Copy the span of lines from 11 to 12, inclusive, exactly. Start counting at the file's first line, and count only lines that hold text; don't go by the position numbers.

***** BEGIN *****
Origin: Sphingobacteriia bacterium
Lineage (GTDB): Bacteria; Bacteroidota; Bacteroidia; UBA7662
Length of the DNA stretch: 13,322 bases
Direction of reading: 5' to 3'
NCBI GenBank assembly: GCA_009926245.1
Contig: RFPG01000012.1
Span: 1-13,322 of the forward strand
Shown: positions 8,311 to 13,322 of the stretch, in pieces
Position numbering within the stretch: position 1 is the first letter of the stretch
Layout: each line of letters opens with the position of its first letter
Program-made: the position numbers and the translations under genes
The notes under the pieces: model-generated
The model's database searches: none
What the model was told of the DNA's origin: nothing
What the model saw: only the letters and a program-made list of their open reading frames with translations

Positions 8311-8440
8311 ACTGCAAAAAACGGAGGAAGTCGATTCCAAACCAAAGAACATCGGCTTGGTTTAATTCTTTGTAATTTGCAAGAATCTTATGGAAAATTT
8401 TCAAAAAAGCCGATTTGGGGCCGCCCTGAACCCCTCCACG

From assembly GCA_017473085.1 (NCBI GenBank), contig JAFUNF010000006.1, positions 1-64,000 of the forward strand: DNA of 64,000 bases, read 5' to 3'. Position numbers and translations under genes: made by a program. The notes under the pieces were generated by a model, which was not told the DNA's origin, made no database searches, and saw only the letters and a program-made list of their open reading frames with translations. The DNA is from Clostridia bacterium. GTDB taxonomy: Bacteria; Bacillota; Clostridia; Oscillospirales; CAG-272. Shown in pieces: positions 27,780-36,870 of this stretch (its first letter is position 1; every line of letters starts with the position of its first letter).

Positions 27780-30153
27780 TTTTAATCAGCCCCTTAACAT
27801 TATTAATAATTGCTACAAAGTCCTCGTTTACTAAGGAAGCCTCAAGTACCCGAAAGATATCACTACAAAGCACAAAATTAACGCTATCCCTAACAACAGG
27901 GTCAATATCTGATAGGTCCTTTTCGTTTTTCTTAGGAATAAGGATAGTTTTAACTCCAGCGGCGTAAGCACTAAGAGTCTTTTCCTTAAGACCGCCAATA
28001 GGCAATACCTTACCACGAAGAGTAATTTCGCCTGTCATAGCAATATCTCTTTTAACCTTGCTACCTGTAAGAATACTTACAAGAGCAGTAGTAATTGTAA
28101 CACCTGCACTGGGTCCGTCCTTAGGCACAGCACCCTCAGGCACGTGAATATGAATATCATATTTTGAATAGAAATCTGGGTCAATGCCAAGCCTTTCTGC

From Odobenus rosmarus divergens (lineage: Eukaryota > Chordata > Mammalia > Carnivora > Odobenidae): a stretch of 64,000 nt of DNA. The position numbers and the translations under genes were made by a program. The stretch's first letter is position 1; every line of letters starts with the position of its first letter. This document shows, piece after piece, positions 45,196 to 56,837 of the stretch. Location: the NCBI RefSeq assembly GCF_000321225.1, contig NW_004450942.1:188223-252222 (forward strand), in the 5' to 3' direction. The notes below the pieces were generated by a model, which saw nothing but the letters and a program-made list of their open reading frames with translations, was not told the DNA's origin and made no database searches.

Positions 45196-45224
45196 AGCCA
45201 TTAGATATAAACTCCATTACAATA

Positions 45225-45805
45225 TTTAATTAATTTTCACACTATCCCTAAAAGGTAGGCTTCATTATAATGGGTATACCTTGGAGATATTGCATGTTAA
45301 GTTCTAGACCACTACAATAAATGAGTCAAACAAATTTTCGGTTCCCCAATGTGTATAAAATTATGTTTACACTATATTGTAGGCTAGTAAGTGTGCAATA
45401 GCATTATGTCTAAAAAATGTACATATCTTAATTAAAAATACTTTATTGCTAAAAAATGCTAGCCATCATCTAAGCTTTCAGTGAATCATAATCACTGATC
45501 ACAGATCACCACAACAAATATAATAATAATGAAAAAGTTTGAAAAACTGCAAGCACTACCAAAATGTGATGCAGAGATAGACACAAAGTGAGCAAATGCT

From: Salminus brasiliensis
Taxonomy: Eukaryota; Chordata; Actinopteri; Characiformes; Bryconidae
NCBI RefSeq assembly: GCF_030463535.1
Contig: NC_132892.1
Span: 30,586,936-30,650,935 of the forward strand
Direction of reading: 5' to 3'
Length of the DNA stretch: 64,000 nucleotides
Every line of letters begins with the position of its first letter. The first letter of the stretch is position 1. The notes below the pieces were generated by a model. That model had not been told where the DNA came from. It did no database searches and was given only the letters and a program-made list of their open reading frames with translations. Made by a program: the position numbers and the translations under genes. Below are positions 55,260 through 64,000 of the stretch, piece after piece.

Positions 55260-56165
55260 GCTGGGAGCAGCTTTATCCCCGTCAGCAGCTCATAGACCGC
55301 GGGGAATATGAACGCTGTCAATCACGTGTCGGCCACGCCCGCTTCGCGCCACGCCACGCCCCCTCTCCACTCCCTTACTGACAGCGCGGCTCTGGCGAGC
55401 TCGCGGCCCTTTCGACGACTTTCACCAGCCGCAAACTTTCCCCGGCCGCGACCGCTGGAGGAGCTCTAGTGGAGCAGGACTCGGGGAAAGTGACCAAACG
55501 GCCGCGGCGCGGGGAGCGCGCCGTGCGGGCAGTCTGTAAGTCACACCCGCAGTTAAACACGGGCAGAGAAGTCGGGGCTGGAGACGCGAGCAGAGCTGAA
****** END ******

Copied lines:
Program-made: the position numbers and the translations under genes
The notes under the pieces: model-generated